Thursday, March 18, 2010

Summer colony

A couple weeks ago we had a lecture at Clinton Academy about the Thomas Moran family and their life in East Hampton. Moran was a famous and respected America artist even in his time and painted the beautiful renditions of the Grand Canyon that hang in the Capitol Building in Washington DC. His paintings of the canyon, along with others of Yellowstone, are credited with convincing Congress to create the National Park system. So he was an important figure in American history and he spent his summers in East Hampton. A few years ago his house, which has only been in the ownership of one other couple since it was sold by the Moran's heirs, was listed on the National Register of Historic Places and is now in the process of a badly needed renovation.

Anyway, the Morans were early members of what we refer to in East Hampton as "The Summer Colony" - the beautiful, grand homes at the southern most end of the village that were only occupied during the summer months years ago. And a peek at their lives is a glimpse into a world of life out here that most of us will never know.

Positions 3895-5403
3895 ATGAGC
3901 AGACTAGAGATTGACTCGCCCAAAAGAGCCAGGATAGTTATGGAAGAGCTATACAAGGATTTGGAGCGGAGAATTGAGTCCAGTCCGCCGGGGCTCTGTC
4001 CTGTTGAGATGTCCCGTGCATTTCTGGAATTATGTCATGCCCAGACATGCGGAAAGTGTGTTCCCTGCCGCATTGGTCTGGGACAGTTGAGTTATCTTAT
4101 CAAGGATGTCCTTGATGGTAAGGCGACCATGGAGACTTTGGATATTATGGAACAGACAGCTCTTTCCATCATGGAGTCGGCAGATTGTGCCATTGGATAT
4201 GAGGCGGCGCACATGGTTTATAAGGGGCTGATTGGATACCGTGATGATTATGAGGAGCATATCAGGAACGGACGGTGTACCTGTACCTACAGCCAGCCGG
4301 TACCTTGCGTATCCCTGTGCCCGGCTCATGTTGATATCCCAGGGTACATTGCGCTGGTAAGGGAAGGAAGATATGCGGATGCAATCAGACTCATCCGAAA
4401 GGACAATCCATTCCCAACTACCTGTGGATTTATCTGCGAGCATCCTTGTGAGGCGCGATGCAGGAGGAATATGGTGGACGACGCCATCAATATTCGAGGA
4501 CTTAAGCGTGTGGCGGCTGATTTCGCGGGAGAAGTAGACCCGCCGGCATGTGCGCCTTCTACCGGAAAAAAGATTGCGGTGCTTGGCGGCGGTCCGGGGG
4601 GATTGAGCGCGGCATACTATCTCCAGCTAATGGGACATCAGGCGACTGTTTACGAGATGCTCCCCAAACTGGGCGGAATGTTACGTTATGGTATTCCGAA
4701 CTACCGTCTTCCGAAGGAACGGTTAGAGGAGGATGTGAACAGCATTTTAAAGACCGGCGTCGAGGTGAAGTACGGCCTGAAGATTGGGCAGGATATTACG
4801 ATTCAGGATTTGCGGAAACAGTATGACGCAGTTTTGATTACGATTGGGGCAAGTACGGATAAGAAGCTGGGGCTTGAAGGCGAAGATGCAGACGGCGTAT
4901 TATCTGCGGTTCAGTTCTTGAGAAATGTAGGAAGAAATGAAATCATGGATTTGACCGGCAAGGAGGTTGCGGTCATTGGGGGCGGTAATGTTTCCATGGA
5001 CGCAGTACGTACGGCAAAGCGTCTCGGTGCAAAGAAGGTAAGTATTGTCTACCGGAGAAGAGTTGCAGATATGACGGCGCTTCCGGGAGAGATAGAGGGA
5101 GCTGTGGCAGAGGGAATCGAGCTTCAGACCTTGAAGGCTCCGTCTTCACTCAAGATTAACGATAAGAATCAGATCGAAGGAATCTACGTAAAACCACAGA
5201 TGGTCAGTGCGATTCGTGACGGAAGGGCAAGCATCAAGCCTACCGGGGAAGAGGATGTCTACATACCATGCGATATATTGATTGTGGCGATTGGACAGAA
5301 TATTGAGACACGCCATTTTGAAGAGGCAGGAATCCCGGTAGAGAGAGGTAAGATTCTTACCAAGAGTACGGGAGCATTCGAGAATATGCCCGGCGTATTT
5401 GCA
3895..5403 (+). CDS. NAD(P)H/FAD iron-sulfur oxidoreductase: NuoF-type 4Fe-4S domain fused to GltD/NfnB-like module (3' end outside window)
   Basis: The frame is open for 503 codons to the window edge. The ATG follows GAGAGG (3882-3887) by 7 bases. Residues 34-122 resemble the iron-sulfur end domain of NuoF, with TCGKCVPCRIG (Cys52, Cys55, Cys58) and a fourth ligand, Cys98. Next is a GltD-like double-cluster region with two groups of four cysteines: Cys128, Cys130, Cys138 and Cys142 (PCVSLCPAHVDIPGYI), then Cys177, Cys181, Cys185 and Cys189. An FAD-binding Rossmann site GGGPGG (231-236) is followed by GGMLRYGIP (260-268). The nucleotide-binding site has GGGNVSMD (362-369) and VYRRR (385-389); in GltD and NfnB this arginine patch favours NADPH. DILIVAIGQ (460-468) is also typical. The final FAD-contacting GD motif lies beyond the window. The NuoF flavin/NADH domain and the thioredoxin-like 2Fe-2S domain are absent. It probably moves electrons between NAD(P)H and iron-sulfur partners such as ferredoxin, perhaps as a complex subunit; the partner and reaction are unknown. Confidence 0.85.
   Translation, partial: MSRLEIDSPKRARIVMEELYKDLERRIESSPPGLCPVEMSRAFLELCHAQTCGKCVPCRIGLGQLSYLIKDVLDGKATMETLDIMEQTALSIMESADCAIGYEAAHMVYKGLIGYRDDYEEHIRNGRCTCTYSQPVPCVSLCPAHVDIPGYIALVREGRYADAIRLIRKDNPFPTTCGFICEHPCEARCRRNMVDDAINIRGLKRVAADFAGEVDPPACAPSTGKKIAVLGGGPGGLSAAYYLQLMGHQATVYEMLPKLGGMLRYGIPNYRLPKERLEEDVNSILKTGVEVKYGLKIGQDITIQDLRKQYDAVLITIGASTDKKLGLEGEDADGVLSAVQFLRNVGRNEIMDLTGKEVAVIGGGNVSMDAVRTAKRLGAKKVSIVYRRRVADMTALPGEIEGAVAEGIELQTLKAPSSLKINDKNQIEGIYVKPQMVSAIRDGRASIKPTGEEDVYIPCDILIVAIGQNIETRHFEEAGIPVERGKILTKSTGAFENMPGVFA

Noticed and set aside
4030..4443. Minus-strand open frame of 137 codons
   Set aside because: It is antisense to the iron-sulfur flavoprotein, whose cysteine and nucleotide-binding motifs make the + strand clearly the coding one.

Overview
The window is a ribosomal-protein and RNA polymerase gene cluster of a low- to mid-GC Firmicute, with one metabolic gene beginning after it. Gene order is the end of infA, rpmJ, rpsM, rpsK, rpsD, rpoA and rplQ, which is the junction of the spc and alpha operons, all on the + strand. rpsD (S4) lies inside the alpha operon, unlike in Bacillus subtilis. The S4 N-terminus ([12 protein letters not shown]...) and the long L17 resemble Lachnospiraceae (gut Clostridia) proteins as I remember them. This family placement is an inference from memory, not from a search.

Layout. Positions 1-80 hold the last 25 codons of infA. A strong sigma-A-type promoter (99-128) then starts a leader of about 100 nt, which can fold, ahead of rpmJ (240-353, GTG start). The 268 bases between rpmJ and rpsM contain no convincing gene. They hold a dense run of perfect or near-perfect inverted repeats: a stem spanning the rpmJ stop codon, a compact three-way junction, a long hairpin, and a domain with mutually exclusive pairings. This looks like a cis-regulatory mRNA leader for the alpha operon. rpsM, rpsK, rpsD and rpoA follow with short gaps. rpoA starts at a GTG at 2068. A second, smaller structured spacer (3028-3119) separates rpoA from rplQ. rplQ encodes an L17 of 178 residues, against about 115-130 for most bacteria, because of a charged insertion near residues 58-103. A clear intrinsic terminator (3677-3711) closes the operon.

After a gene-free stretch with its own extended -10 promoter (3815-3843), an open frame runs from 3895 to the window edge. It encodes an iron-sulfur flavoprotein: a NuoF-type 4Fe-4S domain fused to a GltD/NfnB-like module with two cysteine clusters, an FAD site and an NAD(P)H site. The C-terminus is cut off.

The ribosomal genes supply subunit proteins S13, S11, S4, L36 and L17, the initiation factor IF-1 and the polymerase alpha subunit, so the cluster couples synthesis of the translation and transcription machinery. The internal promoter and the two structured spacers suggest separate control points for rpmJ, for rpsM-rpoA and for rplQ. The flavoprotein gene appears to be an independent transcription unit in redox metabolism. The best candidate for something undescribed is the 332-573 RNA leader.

The Morans loved to entertain, and they did it with flair! The put on costume balls where everyone came dressed as a famous character from the past, like Marie Antoinette or William Shakespeare. They covered their lawn with rugs and tents and sometimes the party lasted well into the next day.

They also liked to present "tableaus" for the public. These were recreations of famous works of art, with each character dressed to match a character in the painting and every detail painstakingly met from furniture to background. Then the characters would get into place on a stage and be framed with a huge frame to look like a large masterpiece. They would remain perfectly still in place for about ten minutes, then the stage would be reset, costumes would be changed, and yet another painting would be done. The work that went into these recreations was considerable as fancy dresses had to be made and hairstyles had to be created along with the search for the perfect props. Obviously the enjoyment was in the preparation!

Theirs was a life if frivolity and privilege in East Hampton in the late 1800s. At the time, my ancestors in East Hampton were busy shoeing other people's horses and making hinges and door latches at their blacksmith shop. And cooking and cleaning too. I wonder if those two divergent worlds every met?

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